By Mark Taylor
I probably shouldn’t have been surprised.
The first truck was parked just past the “Special Regulations Trout Water” sign.
A few hundred yards farther up the gravel Forest Service road I met an SUV coming my way. Two friends from my local Trout Unlimited chapter were in it.
We rolled down our windows.
George Kesler was driving and Jack Ward was in the passenger seat.
“Kinda busy up here today,” I said.
“What did you expect?” Jack said, smiling.
This is what happens when you get a 70-degree day in February, the peak on a string of spectacular — if disconcerting — balmy winter days we’ve been experiencing in Virginia’s mountains.
They said fishing had been pretty good. And they said that there were anglers working the sections both above and below the one they had hit.
It’s one thing to get seconds on big water. On a small mountain stream like this one it’s pretty much a fool’s errand.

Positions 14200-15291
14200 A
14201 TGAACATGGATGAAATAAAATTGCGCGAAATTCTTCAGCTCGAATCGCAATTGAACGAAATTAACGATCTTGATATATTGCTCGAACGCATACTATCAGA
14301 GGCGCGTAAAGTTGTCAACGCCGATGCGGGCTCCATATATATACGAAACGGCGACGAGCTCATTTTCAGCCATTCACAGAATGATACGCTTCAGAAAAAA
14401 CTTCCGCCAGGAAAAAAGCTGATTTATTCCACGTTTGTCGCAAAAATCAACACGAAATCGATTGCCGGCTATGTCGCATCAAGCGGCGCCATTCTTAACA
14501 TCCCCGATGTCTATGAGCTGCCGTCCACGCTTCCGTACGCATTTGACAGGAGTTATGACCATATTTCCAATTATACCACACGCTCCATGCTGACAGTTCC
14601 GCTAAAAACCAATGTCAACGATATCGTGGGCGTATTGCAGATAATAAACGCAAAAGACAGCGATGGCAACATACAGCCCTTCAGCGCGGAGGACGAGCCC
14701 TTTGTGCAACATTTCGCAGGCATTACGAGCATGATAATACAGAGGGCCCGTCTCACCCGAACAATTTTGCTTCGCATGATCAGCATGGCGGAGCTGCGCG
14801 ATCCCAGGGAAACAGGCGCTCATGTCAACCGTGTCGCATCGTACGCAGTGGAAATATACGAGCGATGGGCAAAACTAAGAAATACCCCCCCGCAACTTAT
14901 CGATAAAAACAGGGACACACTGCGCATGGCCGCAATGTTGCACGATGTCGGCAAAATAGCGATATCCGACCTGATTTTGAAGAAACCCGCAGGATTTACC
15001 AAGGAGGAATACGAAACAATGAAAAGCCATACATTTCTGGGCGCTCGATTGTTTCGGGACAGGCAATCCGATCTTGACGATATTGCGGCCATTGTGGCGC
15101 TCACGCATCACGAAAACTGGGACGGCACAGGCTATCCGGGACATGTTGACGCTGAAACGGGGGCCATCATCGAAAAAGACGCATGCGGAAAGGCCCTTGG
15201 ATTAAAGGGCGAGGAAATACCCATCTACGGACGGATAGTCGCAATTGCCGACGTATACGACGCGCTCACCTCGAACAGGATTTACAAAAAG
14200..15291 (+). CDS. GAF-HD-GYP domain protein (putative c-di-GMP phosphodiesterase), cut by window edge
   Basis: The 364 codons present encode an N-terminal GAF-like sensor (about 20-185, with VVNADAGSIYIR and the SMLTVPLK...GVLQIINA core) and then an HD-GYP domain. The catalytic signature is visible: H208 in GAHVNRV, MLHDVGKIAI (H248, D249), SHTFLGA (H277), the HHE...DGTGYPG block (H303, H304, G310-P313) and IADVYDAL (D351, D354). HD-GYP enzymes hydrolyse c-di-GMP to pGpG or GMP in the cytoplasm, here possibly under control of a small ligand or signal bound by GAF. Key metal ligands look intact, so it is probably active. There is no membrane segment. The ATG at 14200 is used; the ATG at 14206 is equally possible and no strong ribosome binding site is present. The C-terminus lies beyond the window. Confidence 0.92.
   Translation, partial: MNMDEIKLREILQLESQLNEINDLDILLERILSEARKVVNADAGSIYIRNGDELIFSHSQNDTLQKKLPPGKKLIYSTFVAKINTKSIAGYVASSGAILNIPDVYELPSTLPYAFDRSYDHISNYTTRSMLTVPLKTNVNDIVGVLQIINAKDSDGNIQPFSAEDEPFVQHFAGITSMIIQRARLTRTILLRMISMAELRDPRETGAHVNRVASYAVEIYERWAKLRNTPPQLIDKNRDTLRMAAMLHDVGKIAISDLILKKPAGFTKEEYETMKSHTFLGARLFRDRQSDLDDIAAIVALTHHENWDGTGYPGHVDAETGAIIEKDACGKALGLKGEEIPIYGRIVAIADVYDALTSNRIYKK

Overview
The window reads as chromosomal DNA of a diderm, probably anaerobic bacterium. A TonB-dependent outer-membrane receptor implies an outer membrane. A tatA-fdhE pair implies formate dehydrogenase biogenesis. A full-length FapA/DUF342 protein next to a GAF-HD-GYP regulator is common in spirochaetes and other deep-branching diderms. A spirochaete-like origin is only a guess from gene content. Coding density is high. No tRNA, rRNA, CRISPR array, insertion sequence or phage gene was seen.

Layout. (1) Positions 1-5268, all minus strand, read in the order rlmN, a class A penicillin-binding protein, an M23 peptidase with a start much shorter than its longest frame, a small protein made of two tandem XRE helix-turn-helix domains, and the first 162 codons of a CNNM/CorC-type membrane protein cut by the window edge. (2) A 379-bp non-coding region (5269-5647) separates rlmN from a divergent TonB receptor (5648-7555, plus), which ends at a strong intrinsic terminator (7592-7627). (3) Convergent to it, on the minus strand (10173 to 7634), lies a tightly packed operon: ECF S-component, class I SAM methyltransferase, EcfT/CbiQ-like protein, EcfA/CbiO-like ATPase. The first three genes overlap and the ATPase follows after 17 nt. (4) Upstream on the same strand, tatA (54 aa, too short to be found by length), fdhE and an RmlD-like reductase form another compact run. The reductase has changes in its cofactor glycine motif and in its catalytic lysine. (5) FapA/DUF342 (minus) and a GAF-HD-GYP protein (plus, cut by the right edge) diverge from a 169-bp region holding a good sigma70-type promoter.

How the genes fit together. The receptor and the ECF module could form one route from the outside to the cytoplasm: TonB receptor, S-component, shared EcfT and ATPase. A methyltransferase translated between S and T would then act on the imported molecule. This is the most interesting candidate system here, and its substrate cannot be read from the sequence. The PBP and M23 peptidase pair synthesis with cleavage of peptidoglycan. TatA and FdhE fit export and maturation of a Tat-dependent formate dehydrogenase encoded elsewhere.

Admittedly, the goal of winter fishing really isn’t to experience great fishing, is it? We just want to get out there and enjoy a break from the normal winter activities of trying flies, reading and watching fishing videos on YouTube.
But, catching fish is nice. And, while 70-degree winter days are becoming more and more common, you still hate to waste one fishing water that’s already been thrashed.
So I bailed.
Forty-five minutes later I was dropping into another tiny creek, this time with no company.
The action wasn’t great. But it was decent, the creek’s little wild rainbows hitting small nymphs often enough to ensure that I never drifted away from a modest level of concentration.
When a rainy cold front hit two days later it was almost a relief.
Those warm winter days are nice, but we don’t want too many of them.